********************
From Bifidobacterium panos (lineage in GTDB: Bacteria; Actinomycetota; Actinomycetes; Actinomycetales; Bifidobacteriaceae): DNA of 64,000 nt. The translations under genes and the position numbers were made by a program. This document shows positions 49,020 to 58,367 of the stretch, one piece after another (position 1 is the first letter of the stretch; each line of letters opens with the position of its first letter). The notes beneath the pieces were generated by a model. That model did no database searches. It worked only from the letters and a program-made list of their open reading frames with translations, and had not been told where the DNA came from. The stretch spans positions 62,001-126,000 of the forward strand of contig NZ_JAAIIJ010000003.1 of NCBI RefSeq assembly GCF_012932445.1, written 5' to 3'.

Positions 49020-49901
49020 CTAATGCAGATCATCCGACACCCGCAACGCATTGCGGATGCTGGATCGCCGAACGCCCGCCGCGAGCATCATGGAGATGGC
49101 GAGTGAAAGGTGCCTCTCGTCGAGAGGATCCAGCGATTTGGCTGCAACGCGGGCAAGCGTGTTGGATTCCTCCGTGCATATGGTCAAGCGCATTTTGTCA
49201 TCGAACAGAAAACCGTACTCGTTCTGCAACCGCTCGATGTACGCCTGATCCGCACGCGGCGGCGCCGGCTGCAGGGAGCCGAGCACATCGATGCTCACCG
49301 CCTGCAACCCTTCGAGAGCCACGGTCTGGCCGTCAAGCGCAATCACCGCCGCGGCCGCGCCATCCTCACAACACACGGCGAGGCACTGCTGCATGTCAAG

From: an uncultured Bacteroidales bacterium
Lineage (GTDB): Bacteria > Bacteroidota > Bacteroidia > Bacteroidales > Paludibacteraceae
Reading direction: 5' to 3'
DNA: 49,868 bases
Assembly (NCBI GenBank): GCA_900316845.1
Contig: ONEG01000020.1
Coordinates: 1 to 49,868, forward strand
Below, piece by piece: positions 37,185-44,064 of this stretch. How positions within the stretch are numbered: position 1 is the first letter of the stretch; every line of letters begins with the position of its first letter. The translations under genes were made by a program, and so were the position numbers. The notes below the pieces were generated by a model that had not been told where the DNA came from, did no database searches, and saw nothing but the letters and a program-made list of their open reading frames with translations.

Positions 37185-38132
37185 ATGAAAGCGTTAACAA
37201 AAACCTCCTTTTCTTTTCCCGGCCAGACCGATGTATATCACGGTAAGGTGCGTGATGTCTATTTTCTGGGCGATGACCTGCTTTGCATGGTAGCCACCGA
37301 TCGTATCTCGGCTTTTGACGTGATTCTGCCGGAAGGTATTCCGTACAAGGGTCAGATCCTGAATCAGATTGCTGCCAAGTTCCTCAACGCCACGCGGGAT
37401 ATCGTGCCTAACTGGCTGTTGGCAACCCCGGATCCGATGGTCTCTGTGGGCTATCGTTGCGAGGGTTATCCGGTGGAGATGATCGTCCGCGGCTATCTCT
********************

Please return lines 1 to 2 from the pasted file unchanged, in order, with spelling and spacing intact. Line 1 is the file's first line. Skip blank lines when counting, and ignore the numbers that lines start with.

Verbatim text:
From Bifidobacterium panos (lineage in GTDB: Bacteria; Actinomycetota; Actinomycetes; Actinomycetales; Bifidobacteriaceae): DNA of 64,000 nt. The translations under genes and the position numbers were made by a program. This document shows positions 49,020 to 58,367 of the stretch, one piece after another (position 1 is the first letter of the stretch; each line of letters opens with the position of its first letter). The notes beneath the pieces were generated by a model. That model did no database searches. It worked only from the letters and a program-made list of their open reading frames with translations, and had not been told where the DNA came from. The stretch spans positions 62,001-126,000 of the forward strand of contig NZ_JAAIIJ010000003.1 of NCBI RefSeq assembly GCF_012932445.1, written 5' to 3'.

Positions 49020-49901